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OPP officer wrongfully arrested in Wayne Gretzky hockey stick theft files $6M lawsuit

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A long-time OPP officer is suing the Brantford Police Service (BPS) along with several of its officers after she said that she was falsely accused of stealing a signed hockey stick that Wayne Gretzky reportedly used to practice with in the backyard of his childhood home.

According to a statement of claim, Insp. June Dobson was a “long-time close friend” of Gretzky’s late father, Walter, who had gifted her the memorabilia.

The document says that in 2019 she was in need of additional money to support a family member and decided to sell the piece, known as the “Hespeler Stick,” and several other items she owned, to a Gretzky memorabilia collector.

Brantford police arrested Dobson on Dec. 7, 2020 after receiving a tip about a significant amount of Gretzky memorabilia being sold online. She was charged with fraud over $5,000 and breach of trust.

At the time of her arrest, Brantford police, the OPP, and the RCMP were in the midst of a three-month investigation after more than US$500,000-worth of Wayne Gretzky memorabilia was stolen from the hockey Hall-of-Famer's father's Brantford home.

In the statement of claim, Dobson’s legal team alleges that the joint investigation that led to her arrest, which occurred while she was on medical leave for PTSD, was “negligent” and “woefully inadequate,” adding that it was made “without reasonable and probable grounds.”

“The defendants had tunnel vision right from the beginning of the investigation. They were blinded by the fact that the investigation involved the Gretzky family and Wayne Gretzky memorabilia,” it said.

“The defendants relied solely on statements made by Walter Gretzky, who, by his children’s own admission in police interviews, had at the time been suffering from steadily declining cognitive function for many years, as well as statements made by Walter Gretzky’s children, who had a vested interest in having the Gretzky memorabilia returned.”

Among other things, the statement also noted that the Gretzky memorabilia collector was not interviewed as part of the investigation.

Following Dobson’s arrest, he provided police with a statement that said that he “did not believe then, nor [has he] ever believed that Ms. Dobson committed fraud against [him],” it noted.

The charges laid against Dobson were ultimately withdrawn by the Crown on August 12, 2021.

Nonetheless, she still had to contend with proceedings under the Police Services Act commenced against her by the OPP in the wake of the criminal case. Those charges weren’t resolved until several months later.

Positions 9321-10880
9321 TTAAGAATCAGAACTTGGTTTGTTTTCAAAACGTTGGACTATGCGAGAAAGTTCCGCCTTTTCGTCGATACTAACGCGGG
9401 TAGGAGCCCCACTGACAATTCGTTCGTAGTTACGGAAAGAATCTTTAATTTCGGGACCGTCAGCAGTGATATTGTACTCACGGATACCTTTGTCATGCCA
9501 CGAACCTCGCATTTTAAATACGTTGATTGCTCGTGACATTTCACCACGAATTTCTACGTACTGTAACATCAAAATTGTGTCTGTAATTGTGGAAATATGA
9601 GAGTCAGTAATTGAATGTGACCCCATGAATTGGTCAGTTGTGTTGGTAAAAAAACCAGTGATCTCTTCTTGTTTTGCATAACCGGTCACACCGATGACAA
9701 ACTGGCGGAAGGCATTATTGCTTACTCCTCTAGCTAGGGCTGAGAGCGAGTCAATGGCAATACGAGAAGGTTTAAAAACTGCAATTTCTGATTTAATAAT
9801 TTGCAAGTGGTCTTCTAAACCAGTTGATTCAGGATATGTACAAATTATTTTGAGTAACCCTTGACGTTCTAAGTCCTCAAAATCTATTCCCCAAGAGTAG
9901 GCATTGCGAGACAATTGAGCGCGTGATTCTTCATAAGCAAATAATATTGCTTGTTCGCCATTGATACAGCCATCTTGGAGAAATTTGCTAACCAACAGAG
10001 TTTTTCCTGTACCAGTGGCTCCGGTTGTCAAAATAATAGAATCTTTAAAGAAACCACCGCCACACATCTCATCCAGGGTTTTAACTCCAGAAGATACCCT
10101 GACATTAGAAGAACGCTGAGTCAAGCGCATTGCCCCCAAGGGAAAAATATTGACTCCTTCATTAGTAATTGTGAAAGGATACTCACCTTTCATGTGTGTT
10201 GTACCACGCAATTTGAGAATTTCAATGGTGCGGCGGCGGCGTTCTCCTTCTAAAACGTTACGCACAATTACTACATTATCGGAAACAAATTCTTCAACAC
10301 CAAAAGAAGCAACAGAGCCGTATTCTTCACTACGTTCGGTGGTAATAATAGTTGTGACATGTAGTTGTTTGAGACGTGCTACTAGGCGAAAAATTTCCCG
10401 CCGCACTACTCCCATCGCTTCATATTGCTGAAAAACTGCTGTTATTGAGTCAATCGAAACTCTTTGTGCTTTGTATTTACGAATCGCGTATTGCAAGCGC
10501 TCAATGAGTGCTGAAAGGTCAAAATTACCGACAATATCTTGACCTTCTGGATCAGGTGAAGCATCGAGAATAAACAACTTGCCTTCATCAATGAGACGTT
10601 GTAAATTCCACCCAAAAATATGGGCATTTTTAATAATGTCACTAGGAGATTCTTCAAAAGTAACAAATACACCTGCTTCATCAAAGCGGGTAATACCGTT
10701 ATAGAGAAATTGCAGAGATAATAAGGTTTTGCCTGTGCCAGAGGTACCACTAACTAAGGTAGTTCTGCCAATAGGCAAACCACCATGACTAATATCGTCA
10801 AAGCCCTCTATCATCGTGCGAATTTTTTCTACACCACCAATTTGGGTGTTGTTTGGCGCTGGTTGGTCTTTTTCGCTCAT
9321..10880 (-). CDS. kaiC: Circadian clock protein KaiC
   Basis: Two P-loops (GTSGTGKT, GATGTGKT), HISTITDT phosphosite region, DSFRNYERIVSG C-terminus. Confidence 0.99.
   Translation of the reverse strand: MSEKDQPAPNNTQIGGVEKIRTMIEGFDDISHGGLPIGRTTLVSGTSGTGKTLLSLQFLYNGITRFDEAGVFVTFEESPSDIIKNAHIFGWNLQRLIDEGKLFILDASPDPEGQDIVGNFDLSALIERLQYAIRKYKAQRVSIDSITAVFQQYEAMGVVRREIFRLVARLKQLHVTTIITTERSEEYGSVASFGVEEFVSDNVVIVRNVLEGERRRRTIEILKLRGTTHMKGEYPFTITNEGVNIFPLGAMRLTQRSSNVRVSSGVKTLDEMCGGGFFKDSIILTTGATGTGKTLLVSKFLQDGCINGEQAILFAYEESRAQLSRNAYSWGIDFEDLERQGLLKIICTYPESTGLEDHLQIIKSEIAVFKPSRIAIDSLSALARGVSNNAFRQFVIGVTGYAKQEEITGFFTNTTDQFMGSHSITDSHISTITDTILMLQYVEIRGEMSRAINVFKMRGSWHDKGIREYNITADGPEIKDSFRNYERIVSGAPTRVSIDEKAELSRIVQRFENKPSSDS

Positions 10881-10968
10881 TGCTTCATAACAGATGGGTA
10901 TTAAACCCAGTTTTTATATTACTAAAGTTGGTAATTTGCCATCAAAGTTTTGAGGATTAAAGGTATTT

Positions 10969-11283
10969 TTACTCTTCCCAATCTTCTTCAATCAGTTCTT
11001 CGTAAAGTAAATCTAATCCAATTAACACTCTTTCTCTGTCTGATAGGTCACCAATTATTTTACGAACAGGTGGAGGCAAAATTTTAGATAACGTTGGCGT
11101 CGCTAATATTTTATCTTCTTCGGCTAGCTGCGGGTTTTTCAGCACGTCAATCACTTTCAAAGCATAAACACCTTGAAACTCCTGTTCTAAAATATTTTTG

The statement of claim said that Dobson’s “wrongful arrest” has left her with “significant physical, psychological, economic and reputational injury.”

Dobson remains employed by the Ontario Provincial Police, but is currently on medical leave, according to her lawyer.

Walter Gretzky and June Dobson are seen in this undated photo.

She is seeking $250,000 in general damages, $5.5 million in damages for loss of income and loss of competitive advantage, $100,000 in special damages, including future care costs, and $500,000 for punitive, aggravated and/or exemplary damages.

Among the damages listed, the statement of claim suggests that Dobson's future job prospects, inside and outside of the OPP, were "compromised" because of the attention the criminal proceedings garnered.

The documents also suggest that she had planned to start an investigative business, after retiring from the OPP, serving the federal government, but halted those plans due to ”how highly publicized the arrest was.”

“Being accused of taking advantage of someone I deeply cared for, is sadly, by far the most traumatizing and devastating experience of my life,” Dobson said in an email sent to CTV News.

Her lawyer Lawrence Greenspon said that his client “had always acted with the highest level of integrity throughout her 30-year police career.”

“This was a seriously flawed rush to judgement,” he wrote.

Co-counsel Tina Hill further noted that Dobson’s “reputation and future was destroyed as a result of criminal charges that should never have been laid.”

CP24.com has contacted the Brantford Police Service for comment, but has not yet heard back.

With files from CTV News Kitchener

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